In a time of COVID-19 pandemic, anthropogenic climate change-related extreme events, and declining biodiversity, IDDRI celebrated its 20 years of existence in October 2021, inviting leading international scholars and practitioners to a conference on “Planetary governance for a sustainable recovery: Next generation multilateralism” to take stock of the plurality of analyses and visions for the future of multilateralism and the role of sustainability as a critical cooperation issue in this regard, and to identify key questions to look out for. This issue brief is IDDRI’s interpretation of some of the controversies and key messages identified.
- The planet is in ill health and current multilateral institutions are not up to the task to cure it. There are glimmers of hope, but progress depends largely on unilateral and bilateral actions and global solutions are lacking. Trust in multilateral institutions is at a low point and the COVID-19 pandemic has exposed long-standing asymmetries.
- Reforming international economic governance is a central priority, but considering the necessary, urgent transformation to sustainability, it should also be pragmatic, not trying to rebuild new institutions. The debates triggered by the responses to the impacts of the COVID-19 crisis (Special Drawing Rights for instance) open avenue for such pragmatic progress, and could also open up the space for more profound reforms.
- As illustrated by COP26, claims for more justice, rights-based approaches, and solidarity within multilateral institutions become louder and a non-response could be damaging. They should not only be looked through the lens of justice between governments but also within societies. They are becoming more credible strategies, as civil society for instance has gained competence in putting climate justice on the agenda via national courts, and plays an increasingly important role in ensuring compliance. Beyond the climate regime, concrete proposals have been made to operationalize a right-based approach for social protection. Academia also puts alternative approaches and concepts on the table such as moving from a narrow definition of security and national interest towards human or global security.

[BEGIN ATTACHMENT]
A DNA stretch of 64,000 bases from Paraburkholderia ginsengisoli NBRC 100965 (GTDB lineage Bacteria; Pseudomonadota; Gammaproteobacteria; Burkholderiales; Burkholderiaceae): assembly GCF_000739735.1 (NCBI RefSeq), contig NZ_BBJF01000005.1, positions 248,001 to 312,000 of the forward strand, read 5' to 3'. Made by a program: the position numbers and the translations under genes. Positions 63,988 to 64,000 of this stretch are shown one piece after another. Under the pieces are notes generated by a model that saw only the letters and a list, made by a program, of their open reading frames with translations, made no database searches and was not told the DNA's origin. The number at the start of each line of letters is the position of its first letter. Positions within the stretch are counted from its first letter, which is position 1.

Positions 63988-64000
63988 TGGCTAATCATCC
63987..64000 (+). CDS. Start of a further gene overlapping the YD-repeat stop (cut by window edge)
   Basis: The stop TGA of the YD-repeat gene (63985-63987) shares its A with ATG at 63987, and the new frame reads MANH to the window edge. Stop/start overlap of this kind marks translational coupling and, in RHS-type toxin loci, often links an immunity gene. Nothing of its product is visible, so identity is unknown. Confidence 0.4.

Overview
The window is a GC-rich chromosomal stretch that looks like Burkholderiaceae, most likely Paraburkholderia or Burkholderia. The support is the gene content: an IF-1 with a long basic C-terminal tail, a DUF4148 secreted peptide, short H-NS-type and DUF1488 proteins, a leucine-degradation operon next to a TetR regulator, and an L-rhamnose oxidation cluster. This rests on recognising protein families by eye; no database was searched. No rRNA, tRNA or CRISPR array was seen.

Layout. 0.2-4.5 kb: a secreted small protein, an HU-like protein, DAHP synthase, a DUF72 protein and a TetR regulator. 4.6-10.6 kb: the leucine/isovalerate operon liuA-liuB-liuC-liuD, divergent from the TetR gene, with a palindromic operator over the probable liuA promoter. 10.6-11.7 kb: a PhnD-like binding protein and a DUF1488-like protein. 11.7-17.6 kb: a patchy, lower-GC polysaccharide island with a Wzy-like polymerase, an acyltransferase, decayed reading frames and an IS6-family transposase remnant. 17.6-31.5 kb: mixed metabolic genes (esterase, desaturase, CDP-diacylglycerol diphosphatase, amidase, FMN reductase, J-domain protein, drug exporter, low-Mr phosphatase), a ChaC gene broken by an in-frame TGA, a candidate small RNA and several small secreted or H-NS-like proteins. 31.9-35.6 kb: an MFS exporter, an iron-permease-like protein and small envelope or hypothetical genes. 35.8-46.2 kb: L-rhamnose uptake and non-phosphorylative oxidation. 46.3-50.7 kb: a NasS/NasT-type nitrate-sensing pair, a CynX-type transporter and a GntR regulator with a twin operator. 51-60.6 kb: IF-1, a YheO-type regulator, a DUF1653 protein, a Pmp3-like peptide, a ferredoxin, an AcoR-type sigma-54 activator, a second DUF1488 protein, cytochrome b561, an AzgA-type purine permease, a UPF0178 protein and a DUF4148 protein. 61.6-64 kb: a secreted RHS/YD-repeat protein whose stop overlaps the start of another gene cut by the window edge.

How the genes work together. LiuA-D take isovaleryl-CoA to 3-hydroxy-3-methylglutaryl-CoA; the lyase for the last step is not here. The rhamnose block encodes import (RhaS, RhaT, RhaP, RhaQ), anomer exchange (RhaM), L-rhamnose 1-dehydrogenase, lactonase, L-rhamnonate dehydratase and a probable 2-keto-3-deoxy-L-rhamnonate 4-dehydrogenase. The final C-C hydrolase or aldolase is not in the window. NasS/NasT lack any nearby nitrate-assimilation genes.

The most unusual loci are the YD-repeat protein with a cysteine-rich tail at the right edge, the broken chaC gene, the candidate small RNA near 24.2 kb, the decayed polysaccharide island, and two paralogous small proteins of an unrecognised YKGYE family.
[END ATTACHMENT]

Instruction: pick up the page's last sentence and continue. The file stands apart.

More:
- Expectations on the role of Europe in this multilateral crisis are high and ambiguous. The Green Deal has been cited as a leading example, but concerns–regarding the Carbon Border Adjustment Mechanism more specifically–have been expressed as to its international implications. These tensions could be mitigated by a clear narrative about the use of the taxes collected that could benefit a global transition towards green and just economies.